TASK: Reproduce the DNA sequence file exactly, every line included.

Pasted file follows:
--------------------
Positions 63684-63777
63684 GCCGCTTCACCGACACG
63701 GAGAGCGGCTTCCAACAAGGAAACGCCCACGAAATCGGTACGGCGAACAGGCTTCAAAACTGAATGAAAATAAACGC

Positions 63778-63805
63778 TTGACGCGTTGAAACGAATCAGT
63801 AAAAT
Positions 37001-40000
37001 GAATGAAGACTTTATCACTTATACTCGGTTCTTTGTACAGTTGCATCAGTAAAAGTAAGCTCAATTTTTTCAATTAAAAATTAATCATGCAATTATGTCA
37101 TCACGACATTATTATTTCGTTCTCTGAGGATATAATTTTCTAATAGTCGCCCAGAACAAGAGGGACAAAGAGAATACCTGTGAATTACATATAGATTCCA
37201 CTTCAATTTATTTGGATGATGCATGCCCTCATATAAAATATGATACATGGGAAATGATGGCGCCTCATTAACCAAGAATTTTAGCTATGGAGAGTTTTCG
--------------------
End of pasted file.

Positions 63684-63777
63684 GCCGCTTCACCGACACG
63701 GAGAGCGGCTTCCAACAAGGAAACGCCCACGAAATCGGTACGGCGAACAGGCTTCAAAACTGAATGAAAATAAACGC

Positions 63778-63805
63778 TTGACGCGTTGAAACGAATCAGT
63801 AAAAT
Positions 37001-40000
37001 GAATGAAGACTTTATCACTTATACTCGGTTCTTTGTACAGTTGCATCAGTAAAAGTAAGCTCAATTTTTTCAATTAAAAATTAATCATGCAATTATGTCA
37101 TCACGACATTATTATTTCGTTCTCTGAGGATATAATTTTCTAATAGTCGCCCAGAACAAGAGGGACAAAGAGAATACCTGTGAATTACATATAGATTCCA
37201 CTTCAATTTATTTGGATGATGCATGCCCTCATATAAAATATGATACATGGGAAATGATGGCGCCTCATTAACCAAGAATTTTAGCTATGGAGAGTTTTCG